Tag Archives: Bomb

German cockroach.

Bug bombs don’t kill the bugs, but they do expose you to pesticides

Bug bombs are really good — if you like having cockroaches for flatmates.

Orion insecticide.

Orion insecticide.
Image credits Tamorlan / Wikimedia.

New research from the North Carolina State University showed that total release foggers (commonly known as “bug bombs”) are ineffective at removing cockroaches from your home. The chemicals they release fail to reach the places that these insects tend to hang out in, such as the undersides of surfaces or inside cabinets.

Indiscriminate bombing

“There’s been a general assumption that bug bombs work to eliminate cockroaches indoors, but no one had conducted a formal assessment of their efficacy and any exposure risks,” said Zachary DeVries, an NC State postdoctoral researcher and the lead author of the study.

“We’ve done that simultaneously in this study.”

Besides not removing the majority of cockroaches, these devices also leave behind toxic residues — particularly in the center areas of floors and furniture. Cockroaches tend to avoid these areas, but they see heavy use by humans and pets.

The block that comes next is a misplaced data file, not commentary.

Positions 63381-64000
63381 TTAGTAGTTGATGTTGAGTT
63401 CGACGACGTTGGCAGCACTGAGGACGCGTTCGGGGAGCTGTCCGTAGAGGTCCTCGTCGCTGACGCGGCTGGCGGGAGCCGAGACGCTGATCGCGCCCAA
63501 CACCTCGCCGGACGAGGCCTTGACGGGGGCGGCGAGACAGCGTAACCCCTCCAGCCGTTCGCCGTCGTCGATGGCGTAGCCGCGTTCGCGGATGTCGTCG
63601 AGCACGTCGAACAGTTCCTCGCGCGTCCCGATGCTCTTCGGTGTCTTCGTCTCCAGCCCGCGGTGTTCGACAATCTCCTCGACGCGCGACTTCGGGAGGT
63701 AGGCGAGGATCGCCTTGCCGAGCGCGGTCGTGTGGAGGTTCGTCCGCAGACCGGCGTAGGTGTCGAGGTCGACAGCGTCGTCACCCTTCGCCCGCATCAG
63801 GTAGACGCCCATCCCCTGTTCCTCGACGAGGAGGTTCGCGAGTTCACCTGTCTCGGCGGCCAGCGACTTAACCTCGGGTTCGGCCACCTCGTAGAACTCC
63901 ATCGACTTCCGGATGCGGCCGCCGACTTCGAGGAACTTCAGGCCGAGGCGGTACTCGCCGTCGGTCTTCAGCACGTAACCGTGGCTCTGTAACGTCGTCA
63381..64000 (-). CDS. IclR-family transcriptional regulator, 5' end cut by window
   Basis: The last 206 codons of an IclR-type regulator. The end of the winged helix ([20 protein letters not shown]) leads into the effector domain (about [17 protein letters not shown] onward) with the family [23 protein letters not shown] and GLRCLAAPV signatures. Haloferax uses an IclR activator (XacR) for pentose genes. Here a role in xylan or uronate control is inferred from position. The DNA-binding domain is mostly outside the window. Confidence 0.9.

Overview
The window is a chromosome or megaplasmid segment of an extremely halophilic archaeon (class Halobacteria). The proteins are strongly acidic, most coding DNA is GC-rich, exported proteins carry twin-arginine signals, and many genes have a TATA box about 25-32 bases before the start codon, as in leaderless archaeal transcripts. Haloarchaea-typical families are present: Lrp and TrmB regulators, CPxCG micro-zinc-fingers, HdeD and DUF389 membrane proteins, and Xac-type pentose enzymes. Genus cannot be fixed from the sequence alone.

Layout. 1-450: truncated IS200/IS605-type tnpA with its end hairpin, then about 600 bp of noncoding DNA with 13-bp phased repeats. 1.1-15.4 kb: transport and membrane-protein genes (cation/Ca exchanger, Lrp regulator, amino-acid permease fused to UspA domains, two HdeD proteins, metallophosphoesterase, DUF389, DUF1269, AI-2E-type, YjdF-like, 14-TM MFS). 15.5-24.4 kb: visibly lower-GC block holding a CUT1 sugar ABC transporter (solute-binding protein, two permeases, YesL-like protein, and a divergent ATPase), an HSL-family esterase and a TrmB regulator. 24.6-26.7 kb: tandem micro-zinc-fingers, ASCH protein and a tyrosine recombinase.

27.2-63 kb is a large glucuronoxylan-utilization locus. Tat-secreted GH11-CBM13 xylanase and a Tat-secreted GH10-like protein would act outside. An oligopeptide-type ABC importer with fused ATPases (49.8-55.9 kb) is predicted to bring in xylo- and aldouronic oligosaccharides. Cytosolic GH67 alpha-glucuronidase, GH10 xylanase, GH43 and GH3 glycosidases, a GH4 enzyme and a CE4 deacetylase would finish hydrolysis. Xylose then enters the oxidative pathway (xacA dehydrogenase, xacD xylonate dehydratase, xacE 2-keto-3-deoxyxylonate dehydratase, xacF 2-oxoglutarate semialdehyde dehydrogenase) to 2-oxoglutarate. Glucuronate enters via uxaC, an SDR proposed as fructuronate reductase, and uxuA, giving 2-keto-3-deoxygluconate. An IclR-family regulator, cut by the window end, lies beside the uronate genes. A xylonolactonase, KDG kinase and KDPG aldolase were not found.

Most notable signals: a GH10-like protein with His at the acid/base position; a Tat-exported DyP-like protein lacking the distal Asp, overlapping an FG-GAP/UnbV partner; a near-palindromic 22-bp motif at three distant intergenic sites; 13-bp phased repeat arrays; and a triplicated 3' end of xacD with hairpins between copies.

The team tested four different commercially-available bug bombs that use various insecticide compounds in five apartment complexes. These complexes were chosen for their level of bug activity — all five had moderate to severe German cockroach (Blattella germanica) infestations. All the bombs used in the study contained pyrethroids, the team explains, a class of fast-acting insecticides. Some also contained other active substances, such as piperonyl butoxide, which prevents cockroaches’ bodies from metabolizing the insecticides.

German cockroach.

German cockroach, Blattella germanica.
Image credits Matt Bertone.